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Collaborate with Andalusia and America

Published onFeb 14, 2021
Collaborate with Andalusia and America
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Team

The research group is led by Rafael López Guzmán, Full Professor of History of Art at the University of Granada, Spain. Yolanda Guasch Marí and María Dolores Caparros Masegosa are in charge of records revision and control. Other members of the research group are continuously involved in data collection and data entry. In particular, Adrián Contreras and Guadalupe Romero are in charge of artworks records from South America. Ana Ruiz Gutiérrez y Gloria Espinosa are in charge of Northern and Central America, plus Caribe.

Maurizio Toscano has assisted the research group in the project design since the beginning and is in charge of the development and maintenance of the web platform.


Project URLs

Online platform: https://colabora.andaluciayamerica.com

Research project website: https://candaluciayamerica.com

Research paper describing the platform: https://revistaquiroga.andaluciayamerica.com/index.php/quiroga/article/viewFile/252/207


Project Abstract

The interactive Web platform Collaborate with Andalucía and America has been conceived as a collaborative initiative, involving History of Art researchers and members of the public, to extend and improve a catalogue of artworks created by Andalusian artists in Latin America. The initiative has been promoted by the research group "Andalucía-América: Patrimonio cultural y relaciones artísticas", affiliated to the University of Granada, Spain, in collaboration with Digital Humanities specialists.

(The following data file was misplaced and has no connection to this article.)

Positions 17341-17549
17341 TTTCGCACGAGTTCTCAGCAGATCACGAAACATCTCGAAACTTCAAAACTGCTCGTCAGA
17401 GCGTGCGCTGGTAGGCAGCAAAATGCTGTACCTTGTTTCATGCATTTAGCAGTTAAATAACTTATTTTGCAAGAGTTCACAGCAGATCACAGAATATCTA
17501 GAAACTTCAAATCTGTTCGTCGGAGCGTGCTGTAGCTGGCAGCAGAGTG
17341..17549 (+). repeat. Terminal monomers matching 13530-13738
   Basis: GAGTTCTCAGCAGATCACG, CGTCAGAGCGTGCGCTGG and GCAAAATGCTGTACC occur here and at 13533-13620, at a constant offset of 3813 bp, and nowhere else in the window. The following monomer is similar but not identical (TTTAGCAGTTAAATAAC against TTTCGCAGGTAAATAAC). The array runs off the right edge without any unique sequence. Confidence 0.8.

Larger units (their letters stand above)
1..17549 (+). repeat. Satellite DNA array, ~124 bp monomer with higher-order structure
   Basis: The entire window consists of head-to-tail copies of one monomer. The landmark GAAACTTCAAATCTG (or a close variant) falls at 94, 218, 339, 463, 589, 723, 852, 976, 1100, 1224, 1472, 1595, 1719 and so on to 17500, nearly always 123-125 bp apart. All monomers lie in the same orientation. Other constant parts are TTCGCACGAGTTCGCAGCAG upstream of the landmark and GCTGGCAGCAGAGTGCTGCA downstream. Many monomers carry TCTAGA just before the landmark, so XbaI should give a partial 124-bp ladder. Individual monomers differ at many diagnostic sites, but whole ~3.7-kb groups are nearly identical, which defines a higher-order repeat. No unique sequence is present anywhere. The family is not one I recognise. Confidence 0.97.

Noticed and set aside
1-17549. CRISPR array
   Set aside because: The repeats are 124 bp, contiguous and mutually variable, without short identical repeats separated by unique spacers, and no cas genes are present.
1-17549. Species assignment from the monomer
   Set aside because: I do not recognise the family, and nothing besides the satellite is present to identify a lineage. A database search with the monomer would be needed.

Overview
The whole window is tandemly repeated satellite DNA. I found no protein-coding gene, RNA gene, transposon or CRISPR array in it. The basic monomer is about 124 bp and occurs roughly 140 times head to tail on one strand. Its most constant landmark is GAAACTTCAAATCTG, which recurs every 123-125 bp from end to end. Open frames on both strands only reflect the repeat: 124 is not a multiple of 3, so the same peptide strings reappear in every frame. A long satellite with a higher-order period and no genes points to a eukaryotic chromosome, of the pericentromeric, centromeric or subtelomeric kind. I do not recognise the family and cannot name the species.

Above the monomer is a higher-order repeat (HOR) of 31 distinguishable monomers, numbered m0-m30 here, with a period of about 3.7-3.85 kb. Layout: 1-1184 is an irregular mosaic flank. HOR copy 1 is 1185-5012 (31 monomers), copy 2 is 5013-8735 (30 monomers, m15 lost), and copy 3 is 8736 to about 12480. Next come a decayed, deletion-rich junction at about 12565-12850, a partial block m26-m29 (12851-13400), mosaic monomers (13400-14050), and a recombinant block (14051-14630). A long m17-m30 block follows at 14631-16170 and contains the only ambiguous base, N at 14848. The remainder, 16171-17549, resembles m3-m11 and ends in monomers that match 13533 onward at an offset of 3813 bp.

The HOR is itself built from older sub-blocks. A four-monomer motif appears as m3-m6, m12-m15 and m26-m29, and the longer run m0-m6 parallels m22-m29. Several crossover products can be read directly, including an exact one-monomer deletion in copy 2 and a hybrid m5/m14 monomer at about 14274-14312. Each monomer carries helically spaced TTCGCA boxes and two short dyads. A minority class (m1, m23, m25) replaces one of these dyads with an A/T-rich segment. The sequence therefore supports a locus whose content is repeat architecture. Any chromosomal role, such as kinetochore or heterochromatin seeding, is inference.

Public catalogue with faceted search


The digital catalogue initially published online, for public consultation, around 2600 records collected during several successive research projects on this topic. The aim was to create a means of broadening and improving the existing dataset at a global level. Taking advantage of the Internet, it is now possible to gather contributions directly from the study areas or from other research groups that are working on related topics.


Logged user welcome screen


External collaborators data entry form.


Later on, the catalogue’s range of functionalities expanded to become the centralized working environment of the research group promoting the initiative. Since the initial publication, the catalogue grew considerable, counting now 4254 records, many of which are still in the private revision phase.


Private revision dashboard


Time Needed

When did you begin this project? When did you complete this project?

Initial development: 5 months.

Project Time Span: November 10, 2015 - ongoing.

Length: 5+ years.


Outcomes

What is the outcome of the project?

The main results from the project are the public website, the private virtual research environment (VRE) and a research paper describing the platform.


Resources

What tools, resources, programs, or equipment did you use for this project?

The digital platform was built using the Drupal CMS, version 7, known for its large and active community of users/developers and a wide variety of modules that cover many needs. Drupal has been widely used for DH project, especially those communities-oriented, and it served us well in several other projects (www.historicgraves.com; www.exiliadosrepublicanos.info; virtual3dugr.prehistoriayarqueologia.org). Some modules were modified in order to accomplish the required functionalities, but the vast majority was used as it. Major modules used include, among others:

  • Search API + Facet API (for faceted search);

  • Feed (to import existing data);

  • Address field + Location taxonomize (to maintain the Location Vocabulary);

  • Workbench Moderation (for submission and revision workflow).


Funding

Please describe any costs incurred for this project, and (if relevant) how you secured funding for these costs.